Ringer: Ringer, also on the CW, is another action drama, but one that I am slightly more hopeful about. And yes, a lot of that hope is generated from the fact that Sarah Michelle Gellar is the lead. Yup, I’m a Buffy fan. Former substance abuser Bridget Martin has made a lot of bad decisions in her life, and the worst of them may be deciding to run from the FBI rather than testify against a killer. She goes directly to her estranged twin sister Siobhan, also played by Gellar. Siobhan supposedly lives a perfect life, with a husband in finance and a high-profile lifestyle, but Bridget learns otherwise when Siobhan appears to take her own life. Instead of reporting the suicide, Bridget does what any sensible girl would and takes her sister’s place. Conveniently, Siobhan has never mentioned Bridget’s existence to anyone in her life, so while people do notice a change in Siobhan, it would never even occur to them to suspect the real reason. Now, in addition to Bridget’s own vast array of problems, she has Siobhan’s distant husband, rebellious stepdaughter, and jealous lover who just happens to be married to Siobhan’s best friend. Oh yeah, and someone may be trying to kill Siobhan. (Who isn’t really dead and might actually be trying to kill Bridget.)
I don’t know if this show is actually any good or if I just missed watching Sarah Michelle Gellar run around and not get killed. She is a lot less kick-ass in this than she was in Buffy, but there were a couple of good “what exactly is she going to do with that power saw” moments in the second episode when she is deciding what to do with the body of a man she killed in self-defense. It is also interesting how they deal with her substance abuse problems. (You get the feeling that she may have done more than just drink, although the focus is on that.) She is constantly faced with temptations and they don’t shy away from showing her struggle; she attends a fictional version of AA, and her sponsor is a regular character. But, mostly there is drama with some action thrown in. I’m not sure how long they can keep it interesting and not descend into a by-the-book who’s-sleeping-with-who drama for your mama show. I’ll give it a couple more episodes before I make a decision.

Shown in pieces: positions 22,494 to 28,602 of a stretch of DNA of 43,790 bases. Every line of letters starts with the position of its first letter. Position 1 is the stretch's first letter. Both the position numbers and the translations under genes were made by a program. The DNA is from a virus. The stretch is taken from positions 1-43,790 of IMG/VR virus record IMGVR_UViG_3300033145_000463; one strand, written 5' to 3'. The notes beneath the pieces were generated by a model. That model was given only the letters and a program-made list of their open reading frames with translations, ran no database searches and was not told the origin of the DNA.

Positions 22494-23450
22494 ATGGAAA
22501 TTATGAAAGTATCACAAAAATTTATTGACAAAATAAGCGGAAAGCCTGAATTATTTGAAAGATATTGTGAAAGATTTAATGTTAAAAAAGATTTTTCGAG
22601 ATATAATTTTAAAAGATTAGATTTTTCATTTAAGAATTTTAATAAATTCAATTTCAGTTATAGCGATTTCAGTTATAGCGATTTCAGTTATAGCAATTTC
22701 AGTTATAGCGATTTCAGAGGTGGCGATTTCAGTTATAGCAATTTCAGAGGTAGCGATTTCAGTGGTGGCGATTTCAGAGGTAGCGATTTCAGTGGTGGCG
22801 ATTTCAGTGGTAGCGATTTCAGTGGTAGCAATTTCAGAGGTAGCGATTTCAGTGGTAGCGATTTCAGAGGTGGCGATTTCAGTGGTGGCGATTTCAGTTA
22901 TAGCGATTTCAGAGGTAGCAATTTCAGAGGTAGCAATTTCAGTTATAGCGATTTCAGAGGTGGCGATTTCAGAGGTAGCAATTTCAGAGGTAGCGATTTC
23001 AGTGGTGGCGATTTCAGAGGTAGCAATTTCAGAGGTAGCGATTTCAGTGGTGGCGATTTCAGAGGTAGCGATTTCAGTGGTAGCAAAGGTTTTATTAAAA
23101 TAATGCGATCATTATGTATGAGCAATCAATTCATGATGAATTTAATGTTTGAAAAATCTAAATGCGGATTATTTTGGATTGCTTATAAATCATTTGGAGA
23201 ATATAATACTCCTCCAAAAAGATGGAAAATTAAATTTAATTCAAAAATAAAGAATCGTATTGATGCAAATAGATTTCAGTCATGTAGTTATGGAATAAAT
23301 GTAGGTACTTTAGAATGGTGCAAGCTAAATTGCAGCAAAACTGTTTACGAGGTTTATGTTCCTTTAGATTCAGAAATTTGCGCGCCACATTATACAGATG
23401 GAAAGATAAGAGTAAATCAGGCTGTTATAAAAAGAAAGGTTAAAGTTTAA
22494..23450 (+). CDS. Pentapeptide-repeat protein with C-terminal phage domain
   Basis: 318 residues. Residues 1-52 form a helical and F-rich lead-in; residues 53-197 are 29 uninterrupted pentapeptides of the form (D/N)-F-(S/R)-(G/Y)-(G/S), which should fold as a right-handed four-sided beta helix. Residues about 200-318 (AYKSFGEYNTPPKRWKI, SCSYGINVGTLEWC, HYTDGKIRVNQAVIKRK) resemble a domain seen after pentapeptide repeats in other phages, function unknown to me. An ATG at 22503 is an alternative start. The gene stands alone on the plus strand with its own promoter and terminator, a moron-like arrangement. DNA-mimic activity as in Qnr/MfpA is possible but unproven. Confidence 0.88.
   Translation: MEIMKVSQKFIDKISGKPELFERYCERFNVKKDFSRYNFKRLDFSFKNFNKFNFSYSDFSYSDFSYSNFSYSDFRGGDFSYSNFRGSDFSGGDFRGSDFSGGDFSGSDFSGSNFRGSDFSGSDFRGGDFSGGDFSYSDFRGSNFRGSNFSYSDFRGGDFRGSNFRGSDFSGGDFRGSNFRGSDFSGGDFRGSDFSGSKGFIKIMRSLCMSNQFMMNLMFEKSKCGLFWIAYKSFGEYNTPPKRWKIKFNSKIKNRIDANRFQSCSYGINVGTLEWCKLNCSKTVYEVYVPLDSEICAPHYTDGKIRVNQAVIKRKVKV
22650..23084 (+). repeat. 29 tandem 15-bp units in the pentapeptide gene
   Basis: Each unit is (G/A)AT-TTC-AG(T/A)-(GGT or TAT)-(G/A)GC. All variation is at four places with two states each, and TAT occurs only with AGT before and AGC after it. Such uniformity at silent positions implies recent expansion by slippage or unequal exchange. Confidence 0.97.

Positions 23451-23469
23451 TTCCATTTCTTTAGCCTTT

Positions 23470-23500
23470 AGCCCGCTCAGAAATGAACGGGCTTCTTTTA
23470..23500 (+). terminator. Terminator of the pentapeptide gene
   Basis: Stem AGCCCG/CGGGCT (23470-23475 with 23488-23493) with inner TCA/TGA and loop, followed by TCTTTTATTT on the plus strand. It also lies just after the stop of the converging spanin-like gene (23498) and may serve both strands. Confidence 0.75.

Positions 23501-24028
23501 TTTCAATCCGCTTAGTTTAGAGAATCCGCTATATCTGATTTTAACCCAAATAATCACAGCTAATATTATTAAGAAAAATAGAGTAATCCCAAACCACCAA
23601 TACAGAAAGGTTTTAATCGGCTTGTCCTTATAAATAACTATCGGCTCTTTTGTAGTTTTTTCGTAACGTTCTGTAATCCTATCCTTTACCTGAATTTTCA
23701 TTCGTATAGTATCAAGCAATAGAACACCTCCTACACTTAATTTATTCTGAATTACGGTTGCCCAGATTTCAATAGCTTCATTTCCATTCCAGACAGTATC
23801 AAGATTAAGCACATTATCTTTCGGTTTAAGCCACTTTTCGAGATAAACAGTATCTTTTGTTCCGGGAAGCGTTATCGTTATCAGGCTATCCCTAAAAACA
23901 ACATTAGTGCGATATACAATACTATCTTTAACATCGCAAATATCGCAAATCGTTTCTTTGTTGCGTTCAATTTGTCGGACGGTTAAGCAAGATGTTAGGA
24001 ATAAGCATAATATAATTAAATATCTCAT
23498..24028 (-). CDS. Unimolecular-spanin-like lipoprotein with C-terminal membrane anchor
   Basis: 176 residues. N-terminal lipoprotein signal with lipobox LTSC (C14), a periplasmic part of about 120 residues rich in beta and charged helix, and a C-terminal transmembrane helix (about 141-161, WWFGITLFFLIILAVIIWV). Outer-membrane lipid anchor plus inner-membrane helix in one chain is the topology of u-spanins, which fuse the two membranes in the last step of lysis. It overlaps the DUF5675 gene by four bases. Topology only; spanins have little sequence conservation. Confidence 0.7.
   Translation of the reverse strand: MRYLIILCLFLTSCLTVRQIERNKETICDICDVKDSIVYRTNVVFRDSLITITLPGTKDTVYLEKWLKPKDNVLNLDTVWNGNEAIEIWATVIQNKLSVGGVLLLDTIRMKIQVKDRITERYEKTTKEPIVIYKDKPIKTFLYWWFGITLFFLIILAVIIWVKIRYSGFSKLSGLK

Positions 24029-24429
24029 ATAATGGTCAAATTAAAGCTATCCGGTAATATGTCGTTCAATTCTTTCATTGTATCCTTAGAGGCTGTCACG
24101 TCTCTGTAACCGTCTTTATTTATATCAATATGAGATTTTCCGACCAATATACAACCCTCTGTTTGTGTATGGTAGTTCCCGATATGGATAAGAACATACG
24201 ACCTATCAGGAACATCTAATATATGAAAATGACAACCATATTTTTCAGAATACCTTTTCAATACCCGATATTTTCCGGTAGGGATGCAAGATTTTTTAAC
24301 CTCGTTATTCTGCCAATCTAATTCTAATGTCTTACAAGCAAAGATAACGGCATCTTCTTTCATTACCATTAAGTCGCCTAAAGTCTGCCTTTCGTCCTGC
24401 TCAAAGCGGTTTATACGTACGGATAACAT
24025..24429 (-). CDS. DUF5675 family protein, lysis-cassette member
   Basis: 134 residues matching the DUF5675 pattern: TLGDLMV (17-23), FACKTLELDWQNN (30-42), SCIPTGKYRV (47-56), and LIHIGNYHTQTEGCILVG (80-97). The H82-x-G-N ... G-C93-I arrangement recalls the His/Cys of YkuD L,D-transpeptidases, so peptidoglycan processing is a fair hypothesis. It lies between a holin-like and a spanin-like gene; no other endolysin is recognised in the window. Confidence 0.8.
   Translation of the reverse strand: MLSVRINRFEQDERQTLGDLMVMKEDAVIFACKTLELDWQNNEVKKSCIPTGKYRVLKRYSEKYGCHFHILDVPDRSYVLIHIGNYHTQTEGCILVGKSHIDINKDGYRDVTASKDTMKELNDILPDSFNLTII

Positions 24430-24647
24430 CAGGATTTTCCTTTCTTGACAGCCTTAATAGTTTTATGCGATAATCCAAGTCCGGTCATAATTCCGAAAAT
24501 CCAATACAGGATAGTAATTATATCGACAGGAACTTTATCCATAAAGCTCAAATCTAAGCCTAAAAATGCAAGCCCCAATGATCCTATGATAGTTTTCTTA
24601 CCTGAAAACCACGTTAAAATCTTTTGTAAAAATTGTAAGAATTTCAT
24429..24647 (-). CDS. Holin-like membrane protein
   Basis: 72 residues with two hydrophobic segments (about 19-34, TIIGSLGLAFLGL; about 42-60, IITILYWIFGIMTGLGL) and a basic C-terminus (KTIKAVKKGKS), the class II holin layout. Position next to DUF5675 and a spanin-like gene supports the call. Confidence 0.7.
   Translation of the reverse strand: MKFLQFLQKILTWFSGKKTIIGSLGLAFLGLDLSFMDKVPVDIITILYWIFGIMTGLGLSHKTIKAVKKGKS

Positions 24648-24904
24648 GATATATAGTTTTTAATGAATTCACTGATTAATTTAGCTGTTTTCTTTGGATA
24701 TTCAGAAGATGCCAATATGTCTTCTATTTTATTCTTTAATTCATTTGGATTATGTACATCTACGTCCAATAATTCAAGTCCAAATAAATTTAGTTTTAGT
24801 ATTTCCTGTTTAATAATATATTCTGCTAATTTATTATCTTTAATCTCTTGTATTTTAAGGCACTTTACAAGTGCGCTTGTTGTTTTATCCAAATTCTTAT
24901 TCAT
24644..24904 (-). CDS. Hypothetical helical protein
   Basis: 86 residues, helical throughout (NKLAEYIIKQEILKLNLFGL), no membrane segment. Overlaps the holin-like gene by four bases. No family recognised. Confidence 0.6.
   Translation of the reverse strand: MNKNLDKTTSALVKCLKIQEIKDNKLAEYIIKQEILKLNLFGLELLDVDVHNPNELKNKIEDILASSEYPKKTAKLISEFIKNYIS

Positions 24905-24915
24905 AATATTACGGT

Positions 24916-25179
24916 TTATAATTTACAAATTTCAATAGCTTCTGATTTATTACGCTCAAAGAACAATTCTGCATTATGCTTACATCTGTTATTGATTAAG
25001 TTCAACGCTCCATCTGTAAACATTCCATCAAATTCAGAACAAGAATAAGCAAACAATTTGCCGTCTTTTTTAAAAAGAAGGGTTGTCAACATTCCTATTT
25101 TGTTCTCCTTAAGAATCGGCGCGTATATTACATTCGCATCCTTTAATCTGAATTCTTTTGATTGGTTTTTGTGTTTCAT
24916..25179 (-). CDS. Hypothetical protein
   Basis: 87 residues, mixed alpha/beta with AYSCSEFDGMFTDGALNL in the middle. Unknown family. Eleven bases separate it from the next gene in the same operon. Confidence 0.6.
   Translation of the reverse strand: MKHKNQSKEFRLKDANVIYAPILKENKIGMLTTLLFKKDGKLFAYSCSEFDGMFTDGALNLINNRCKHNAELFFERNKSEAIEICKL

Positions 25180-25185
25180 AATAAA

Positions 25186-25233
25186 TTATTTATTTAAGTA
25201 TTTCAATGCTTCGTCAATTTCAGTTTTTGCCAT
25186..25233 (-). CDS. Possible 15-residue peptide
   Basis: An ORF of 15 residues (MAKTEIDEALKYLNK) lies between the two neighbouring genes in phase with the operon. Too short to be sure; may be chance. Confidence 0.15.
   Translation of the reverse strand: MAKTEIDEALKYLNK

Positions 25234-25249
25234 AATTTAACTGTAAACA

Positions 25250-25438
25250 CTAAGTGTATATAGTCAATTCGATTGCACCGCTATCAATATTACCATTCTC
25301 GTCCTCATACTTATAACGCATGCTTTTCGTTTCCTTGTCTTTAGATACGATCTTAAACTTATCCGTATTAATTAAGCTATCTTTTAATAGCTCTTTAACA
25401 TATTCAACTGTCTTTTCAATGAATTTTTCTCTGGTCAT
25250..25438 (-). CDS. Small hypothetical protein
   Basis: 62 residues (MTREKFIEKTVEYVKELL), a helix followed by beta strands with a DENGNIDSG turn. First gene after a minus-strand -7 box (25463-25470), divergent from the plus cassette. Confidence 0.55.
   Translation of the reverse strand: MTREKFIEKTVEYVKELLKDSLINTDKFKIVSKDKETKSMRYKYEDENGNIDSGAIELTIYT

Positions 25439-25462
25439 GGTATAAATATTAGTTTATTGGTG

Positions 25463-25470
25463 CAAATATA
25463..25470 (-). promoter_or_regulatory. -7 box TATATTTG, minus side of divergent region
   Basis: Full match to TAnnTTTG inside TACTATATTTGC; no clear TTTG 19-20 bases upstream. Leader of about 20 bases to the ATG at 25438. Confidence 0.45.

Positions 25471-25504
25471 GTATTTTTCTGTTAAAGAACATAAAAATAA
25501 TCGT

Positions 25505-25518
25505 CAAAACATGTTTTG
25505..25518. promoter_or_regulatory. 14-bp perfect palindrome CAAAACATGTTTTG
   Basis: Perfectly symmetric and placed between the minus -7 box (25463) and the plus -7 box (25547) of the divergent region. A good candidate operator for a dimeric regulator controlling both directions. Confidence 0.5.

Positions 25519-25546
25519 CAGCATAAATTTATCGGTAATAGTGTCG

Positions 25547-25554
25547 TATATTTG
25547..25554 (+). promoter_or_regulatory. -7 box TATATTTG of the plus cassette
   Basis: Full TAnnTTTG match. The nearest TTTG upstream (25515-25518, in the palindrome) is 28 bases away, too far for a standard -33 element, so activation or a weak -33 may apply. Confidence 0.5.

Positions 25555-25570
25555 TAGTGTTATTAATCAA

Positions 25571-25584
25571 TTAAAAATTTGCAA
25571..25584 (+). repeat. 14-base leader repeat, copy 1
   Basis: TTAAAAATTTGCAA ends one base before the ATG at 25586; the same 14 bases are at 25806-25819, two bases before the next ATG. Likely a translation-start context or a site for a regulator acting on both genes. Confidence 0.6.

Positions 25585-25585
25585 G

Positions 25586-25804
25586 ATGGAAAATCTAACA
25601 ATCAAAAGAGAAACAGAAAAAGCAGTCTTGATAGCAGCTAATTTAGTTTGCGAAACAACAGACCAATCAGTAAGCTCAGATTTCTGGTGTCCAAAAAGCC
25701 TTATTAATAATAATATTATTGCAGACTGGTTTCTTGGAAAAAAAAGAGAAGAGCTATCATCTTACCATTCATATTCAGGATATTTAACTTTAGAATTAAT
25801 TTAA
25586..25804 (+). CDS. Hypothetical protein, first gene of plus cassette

Person of Interest: This was boring, boring, boring. This is the reverse case of the last two shows in that it had plenty of action and not enough drama. Homeless drunk (James Caviezel) guy is really a believed-to-be-dead ex-CIA operative with no direction or hope. He is contacted by rich guy Michael Emerson who has built a machine that can spit out the social security number of a person who is about to be the center of an unknown event. Together they can prevent the event from happening. Only, they don’t exactly know what the events are and if the person belonging to the social security number is good or bad. In the pilot episode, the homeless guy was unforthcoming, the rich guy was inscrutable, and the mystery was boring. The last fifteen minutes were okay when Caviezel was shooting things, but pretty much this was not how you want to start a new show.